Just as Texas begins the slow process of reopening its economy, small business owners hit hard by pandemic-induced work stoppages will soon get another shot at financial help after Congress approved a second round of CARES Act funding last week.
However, whether that funding will be enough to reach “the smallest of the small businesses,” and what the impacts will be of reopening the economy now — when cases throughout Texas continue to rise — are issues Rep. Vicente Gonzalez, D-McAllen, spoke of in McAllen Tuesday.
Last month — in one of the largest bipartisan action by lawmakers — Congress approved the $2.2 trillion CARES Act to help bolster small businesses, American workers, and the healthcare industry — all of which had taken heavy blows from COVID-19 related economic disruptions and unprecedented strains on limited healthcare resources.
But, less than two weeks after the new legislation’s Paycheck Protection Program made some $349 billion available to small businesses in forgivable loans via the Small Business Administration, scores of business owners found themselves locked out of the process as the funding quickly evaporated.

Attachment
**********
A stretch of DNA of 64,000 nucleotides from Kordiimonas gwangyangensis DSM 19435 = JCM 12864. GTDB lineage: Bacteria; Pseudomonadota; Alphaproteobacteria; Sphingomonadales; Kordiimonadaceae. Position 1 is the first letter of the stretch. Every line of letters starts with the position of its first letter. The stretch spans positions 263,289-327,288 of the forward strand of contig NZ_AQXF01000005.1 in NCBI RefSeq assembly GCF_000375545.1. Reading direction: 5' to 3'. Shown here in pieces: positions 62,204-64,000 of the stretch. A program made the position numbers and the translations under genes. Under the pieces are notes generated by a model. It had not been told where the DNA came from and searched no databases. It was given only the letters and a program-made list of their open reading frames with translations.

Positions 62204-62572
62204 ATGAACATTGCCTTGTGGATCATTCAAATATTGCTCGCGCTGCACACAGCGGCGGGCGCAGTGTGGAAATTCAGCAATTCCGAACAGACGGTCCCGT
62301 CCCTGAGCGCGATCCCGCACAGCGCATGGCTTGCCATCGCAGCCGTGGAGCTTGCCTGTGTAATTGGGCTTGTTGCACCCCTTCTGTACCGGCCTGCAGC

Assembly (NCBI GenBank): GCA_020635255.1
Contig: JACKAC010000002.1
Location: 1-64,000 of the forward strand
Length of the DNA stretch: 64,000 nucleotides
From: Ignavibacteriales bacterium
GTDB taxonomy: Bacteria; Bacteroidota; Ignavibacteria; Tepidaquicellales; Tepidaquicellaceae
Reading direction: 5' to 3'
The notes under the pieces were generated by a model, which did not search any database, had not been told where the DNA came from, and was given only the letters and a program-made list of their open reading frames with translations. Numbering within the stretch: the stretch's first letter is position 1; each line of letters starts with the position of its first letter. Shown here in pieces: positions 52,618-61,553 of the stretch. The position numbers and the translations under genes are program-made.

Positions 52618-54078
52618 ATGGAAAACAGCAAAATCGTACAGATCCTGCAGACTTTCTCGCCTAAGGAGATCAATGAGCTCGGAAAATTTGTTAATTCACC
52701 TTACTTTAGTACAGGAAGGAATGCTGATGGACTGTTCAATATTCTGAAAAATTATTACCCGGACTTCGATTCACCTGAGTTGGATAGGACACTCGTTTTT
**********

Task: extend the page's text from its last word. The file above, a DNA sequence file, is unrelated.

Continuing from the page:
Additionally, the PPP drew wide criticism after large corporations, such as Shake Shack, were able to obtain millions in funding when smaller businesses couldn’t. But now that lawmakers have approved a second round of funding, Gonzalez hopes some of the program’s wrinkles have been ironed out.
The new round of CARES Act funding includes a $310 billion recharge of the PPP, $60 billion more for SBA Economic Injury Disaster Loans, and another $30 billion in funds that are earmarked for distribution by smaller banks and credit unions.
Additionally, $75 billion will go to the healthcare industry to reimburse hospitals for COVID-19 related expenditures, such as purchasing personal protective equipment, and to increase the availability of coronavirus tests, Gonzalez said.